Black and round they may be but tyre performance is a major talking point at the moment, in both MotoGP and World Superbikes, with both Michelin and Pirelli having to work tirelessly – and answer a number of questions – in relation to their product.
The World Superbike Championship has seen two, high profile incidents at the last two rounds which will be of great concern to Pirelli and, obviously, the riders. Jonathan Rea’s rear tyre gave way on the high speed run down Craner Curves, which resulted in a high speed crash and one he was fortunate to get away with. That led to Pirelli withdrawing the harder SC1 option for the second race and making all riders run the softer SC0.
With a four-week gap until the next round at Misano, analysis was carried out as to why this had occurred only for Michael van der Mark to suffer a similar fate in the opening race in Italy. It denied him the possibility of claiming a debut WSB win and whilst both his and Rea’s were separate incidents in terms of different track condition and temperatures for example, there’s still clearly work to be done to ensure the Pirelli control tyre doesn’t fail again.
Rea’s rear tyre exploded whilst Van der Mark’s crash, a massive highside, was caused by a hole in the left hand side of the rear tyre. Also at Misano, the rear compounds also let down Rea, again, and Jordi Torres with the former stating afterwards he eased his pace with the possibility of another crash weighing on his mind.
Pirelli boss Georgio Barbier immediately stated that over the forthcoming days, they would be conducting the appropriate in depth investigations at their laboratories, an absolute necessity given the seriousness and ongoing issues, in order to resolve the problems.
“Our goal is to complete the in-depth analysis as quickly as possible in order to clarify the circumstances and causes of these occurrences. Our laboratories in Milan are already at work. Given the complexity of this analysis, a few days will be required to obtain results,” he said.
Pirelli will now only take tried and tested tyres to Laguna and not any development versions he added. The next round takes place on 7-9 July at Laguna Seca so, hopefully, the gap will give Pirelli the time they need as, clearly, no rider can ride fast or at their absolute maximum with the worry in the quality of material beneath them.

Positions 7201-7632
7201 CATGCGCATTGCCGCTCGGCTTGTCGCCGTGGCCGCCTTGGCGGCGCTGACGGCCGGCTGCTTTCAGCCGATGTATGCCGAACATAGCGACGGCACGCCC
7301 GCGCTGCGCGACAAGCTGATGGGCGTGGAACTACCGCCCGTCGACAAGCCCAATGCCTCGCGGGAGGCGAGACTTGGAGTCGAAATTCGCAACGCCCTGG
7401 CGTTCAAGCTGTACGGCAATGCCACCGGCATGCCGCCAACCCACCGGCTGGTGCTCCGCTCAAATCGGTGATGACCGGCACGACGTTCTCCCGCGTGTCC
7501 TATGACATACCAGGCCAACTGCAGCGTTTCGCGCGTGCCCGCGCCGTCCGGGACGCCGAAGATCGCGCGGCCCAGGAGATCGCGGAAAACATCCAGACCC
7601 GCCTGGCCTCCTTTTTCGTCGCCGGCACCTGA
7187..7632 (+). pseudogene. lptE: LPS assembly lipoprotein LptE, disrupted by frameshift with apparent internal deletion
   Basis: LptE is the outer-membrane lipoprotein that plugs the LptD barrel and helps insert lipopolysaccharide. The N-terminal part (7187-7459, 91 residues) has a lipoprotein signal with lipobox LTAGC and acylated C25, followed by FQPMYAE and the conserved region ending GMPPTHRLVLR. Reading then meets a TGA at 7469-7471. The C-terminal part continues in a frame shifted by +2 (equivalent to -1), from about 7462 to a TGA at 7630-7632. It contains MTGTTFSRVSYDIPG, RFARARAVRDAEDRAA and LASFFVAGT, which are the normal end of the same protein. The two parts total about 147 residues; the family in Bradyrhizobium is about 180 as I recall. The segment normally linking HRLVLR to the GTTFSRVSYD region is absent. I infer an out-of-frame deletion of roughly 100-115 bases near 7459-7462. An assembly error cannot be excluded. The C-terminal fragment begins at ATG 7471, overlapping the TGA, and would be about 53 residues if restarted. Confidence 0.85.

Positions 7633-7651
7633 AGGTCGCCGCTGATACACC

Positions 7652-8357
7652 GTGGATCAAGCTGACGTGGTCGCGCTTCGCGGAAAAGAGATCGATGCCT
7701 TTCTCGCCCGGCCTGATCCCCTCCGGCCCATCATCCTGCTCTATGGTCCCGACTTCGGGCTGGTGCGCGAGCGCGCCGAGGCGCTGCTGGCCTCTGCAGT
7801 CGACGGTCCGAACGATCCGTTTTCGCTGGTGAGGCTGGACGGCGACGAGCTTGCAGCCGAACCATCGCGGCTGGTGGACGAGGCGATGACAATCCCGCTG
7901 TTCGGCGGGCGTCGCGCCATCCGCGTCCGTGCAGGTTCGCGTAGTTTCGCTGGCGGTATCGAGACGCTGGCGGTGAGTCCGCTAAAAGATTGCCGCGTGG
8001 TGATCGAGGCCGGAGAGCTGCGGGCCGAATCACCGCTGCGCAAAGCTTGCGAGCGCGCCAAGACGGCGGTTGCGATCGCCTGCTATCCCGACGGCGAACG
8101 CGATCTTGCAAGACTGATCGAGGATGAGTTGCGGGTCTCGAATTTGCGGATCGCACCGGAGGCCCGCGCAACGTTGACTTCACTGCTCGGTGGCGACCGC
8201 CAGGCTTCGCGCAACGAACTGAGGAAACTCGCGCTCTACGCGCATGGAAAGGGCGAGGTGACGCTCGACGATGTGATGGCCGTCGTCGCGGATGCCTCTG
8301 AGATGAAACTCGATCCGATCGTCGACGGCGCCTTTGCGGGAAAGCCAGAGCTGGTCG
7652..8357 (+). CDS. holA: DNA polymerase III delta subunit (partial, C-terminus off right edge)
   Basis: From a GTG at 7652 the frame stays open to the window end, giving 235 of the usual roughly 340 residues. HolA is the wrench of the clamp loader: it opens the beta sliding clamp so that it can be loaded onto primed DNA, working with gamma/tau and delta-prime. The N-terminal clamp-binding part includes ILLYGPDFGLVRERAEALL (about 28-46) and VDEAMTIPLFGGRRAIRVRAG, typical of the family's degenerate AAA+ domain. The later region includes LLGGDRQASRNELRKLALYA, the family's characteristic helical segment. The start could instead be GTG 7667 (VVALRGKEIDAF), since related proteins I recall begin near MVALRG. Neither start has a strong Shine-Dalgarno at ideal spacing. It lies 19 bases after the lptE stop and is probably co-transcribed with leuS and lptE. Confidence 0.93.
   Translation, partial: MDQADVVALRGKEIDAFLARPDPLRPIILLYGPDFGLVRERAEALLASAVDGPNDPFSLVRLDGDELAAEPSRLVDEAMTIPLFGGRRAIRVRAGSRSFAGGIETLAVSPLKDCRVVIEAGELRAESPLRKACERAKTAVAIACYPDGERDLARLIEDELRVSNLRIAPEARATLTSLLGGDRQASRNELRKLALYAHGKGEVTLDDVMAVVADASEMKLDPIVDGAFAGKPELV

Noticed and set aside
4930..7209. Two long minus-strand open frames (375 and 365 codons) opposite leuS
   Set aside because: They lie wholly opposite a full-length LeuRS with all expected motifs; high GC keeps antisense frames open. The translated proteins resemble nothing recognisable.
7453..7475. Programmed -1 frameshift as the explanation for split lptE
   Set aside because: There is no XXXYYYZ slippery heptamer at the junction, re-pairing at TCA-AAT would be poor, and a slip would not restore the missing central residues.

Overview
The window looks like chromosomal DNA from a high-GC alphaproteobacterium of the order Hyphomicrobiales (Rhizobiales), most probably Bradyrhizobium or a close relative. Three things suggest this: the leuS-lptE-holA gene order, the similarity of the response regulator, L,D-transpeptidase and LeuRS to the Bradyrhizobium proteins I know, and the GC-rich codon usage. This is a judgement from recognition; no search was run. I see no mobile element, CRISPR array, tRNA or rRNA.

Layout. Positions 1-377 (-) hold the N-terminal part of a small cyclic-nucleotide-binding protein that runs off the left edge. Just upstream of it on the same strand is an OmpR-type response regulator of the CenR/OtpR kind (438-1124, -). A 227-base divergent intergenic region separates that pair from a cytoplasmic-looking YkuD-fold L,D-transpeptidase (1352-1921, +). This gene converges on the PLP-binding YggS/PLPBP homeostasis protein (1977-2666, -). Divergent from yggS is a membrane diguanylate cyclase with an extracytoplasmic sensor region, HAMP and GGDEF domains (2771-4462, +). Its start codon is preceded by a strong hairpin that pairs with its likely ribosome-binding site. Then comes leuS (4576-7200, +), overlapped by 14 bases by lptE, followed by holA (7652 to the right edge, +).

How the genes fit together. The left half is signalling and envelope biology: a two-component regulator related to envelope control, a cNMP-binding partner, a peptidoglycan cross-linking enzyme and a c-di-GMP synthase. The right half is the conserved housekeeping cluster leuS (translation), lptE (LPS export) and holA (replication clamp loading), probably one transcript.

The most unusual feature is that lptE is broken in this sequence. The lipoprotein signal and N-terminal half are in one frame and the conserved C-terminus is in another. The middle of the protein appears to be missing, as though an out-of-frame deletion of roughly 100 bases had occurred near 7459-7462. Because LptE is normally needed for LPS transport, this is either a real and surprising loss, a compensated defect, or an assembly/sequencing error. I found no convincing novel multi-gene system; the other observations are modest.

Michelin under pressure:
Meanwhile, in MotoGP, Michelin are facing a different problem in that their tyre performance is lacking consistency from round to round and across the manufacturers. Whilst temperatures at the recent Catalunyan round were extremely high, most riders went into the race facing the unknown in whether a) their tyres would last the full race distance and b) how quickly they’d go off. At one stage it was anticipated that lap times could drop by as much as three seconds over the course of the race.
Ducati and Honda fared best at Catalunya but seeing the factory Yamaha’s of Valentino Rossi and Maverick Vinales outside of the top ten in qualifying and only eighth and tenth respectively in the race, clearly highlights an issue.
Vinales again experienced a return of pace in testing just one day after a disastrous race in Barcelona. The Spaniard was again at a loss to explain the turnaround in form after just one day but the same thing happened at Jerez where he laid the blame squarely at Michelin’s door.
The last thing MotoGP will want is the outcome of their races being determined by tyre performance. As we all know, this is often the case in Formula One cars where races are won and lost with tyre management and tyre strategy, both on the track and at the pit stops.
On the one hand having such unpredictable races is a good thing, particularly for the public as it keeps everyone entertained. Different winners and different riders disputing the lead have certainly added a new dimension to proceedings. However, the premier championship should see the best riders on the best bikes disputing the championship.
Michelin are only in their second season of being sole supplier so clearly have areas to work on as they re-acclimatise to being at the top level after several years away.
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Having started watching motorcycle races all over the world form childhood, Phil Wain has been a freelance motorcycle journalist for 15 years and is features writer for a number of publications including BikeSport News and Classic Racer, having also been a regular contributor to MCN and MCN Sport. He is PR officer for a number of teams and riders at both the British Superbike Championship and International road races, including Smiths Triumph, Quattro Plant Kawasaki, John McGuinness, Ryan Farquhar and Keith Amor. He is also heavily involved with the Isle of Man TT Races, writing official press releases and race reports as well as providing ITV4 with statistical information.